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In-store communication speaks louder than words

It's estimated that 70% of purchasing decisions by consumers are made when coming face-to-face with in-store point-of-sale. In my opinion this is probably an optimistic figure many hope to achieve when it comes to evaluating the efficacy of their standard point-of-sale material. You might be ticking a box by having a bulky pull up banner on display next to their product, but does it make the product or the campaign memorable?
Kean Hartnady
The Problem

We all know that the restraints of many projects mean our creative teams have to come up with point-of-sale material while working against time and limited budget. They can either choose to see this as a restriction to their creative thinking and revert back to traditional in-store collateral or it can force them to come up with a memorable solution that adapts to the environment that consumers will remember and interact with.

The Expectations

As designers we are expected to deliver well-designed and beautiful material to our clients but our main purpose is also problem solving and making sure the material integrates well with the product. Point-of-sale material should not be seen as an add-on but should allow the consumer to interact with the product - a short interaction but a lasting experience.

The Solution

This is exactly what Grey Design did for a highly successful SMEG in-store dishwasher promo. We used the premium brand product itself to communicate the promo - not just with an expected vinyl decal on the outside, but with collateral on the inside of the dishwasher. Illustrations were coloured and die-cut to create a 3D, mini theatrical scene of Italy, using sections of the dishwasher baskets for support. A decal on the door encouraged customers to open the appliance to see the pop-up book inspired scene. Leaflets with competition mechanics were placed in the cutlery basket.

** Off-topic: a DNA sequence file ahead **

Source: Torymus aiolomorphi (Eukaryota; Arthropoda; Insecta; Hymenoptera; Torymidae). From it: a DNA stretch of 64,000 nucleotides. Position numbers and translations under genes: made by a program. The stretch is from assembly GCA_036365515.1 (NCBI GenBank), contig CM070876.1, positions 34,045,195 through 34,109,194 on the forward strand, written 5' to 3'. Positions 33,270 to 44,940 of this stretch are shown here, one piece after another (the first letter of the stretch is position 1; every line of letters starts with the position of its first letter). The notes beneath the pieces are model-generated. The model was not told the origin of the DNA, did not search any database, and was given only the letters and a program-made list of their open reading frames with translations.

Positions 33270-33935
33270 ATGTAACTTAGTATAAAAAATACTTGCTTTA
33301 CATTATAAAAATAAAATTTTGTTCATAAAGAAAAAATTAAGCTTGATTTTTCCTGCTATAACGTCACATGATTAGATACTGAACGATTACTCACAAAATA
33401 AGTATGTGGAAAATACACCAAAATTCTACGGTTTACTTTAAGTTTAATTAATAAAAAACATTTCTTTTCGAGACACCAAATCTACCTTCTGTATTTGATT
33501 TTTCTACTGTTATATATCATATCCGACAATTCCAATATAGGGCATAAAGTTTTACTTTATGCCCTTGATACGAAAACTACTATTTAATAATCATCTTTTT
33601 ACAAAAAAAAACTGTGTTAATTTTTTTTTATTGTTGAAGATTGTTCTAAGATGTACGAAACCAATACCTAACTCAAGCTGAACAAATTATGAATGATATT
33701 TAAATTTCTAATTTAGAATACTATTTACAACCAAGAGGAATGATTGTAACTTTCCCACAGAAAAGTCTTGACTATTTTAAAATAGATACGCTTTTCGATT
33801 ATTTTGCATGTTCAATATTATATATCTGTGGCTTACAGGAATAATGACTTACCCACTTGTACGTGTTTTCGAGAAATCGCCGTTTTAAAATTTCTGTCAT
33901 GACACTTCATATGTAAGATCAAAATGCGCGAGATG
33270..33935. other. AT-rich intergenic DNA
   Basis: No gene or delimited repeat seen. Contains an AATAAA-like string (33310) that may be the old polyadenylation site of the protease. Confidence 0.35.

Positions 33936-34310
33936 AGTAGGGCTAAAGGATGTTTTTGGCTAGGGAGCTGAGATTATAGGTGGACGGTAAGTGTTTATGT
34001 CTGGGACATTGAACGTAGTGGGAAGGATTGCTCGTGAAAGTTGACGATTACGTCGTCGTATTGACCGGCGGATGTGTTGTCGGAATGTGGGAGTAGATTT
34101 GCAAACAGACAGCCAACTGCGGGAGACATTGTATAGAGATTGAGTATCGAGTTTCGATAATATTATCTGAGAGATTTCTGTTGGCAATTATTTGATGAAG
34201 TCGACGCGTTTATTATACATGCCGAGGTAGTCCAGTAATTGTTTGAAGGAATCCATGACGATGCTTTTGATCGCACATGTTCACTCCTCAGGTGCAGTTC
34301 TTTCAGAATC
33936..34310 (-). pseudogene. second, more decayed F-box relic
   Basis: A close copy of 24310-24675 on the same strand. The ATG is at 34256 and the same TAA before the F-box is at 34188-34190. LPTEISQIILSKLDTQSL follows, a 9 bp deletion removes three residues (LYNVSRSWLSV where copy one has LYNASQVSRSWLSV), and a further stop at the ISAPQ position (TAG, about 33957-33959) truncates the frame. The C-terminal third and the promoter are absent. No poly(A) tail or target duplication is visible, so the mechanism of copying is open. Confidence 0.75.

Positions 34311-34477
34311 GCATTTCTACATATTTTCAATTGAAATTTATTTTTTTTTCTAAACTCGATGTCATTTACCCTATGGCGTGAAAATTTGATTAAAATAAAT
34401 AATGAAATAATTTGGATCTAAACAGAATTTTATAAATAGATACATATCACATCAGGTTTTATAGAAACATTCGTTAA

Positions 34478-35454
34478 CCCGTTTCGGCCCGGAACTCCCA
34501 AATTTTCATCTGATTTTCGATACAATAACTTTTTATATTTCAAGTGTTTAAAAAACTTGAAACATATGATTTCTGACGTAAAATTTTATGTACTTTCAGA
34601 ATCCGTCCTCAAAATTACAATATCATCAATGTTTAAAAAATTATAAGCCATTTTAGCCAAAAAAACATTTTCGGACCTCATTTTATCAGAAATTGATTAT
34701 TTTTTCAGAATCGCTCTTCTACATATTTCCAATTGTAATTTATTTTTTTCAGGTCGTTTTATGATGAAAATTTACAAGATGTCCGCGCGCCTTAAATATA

Altogether, it worked wonderfully - the consumers' interaction with the product drew attention directly to its unique features. It also educated the consumer on the Italian origin of the brand and the quality of the products they produce.

It ticked all the boxes in terms of point-of-sale requirements but it also generated entries and a massive increase in sales. This niche, premium dishwasher suddenly sold higher volumes than all of their competitors for the duration of the promotion, with SMEG growing its dishwasher market share from 3% to 5% and its market value from 6% to 10%.

It just shows what a bit of bold originality and "thinking inside the box" can do!

Posted on 15 Jul 2014 13:25

About the author

Kean is the Graphic Design Head at Grey Africa.

Grey's press office

Informatic post.. keep on posting
Posted on 7 Aug 2014 13:08
Zainab Aboo
Very interesting and thought provoking article, very relevant to us designers that are based within the heart of the retail/design sector.
Posted on 15 Jul 2014 15:43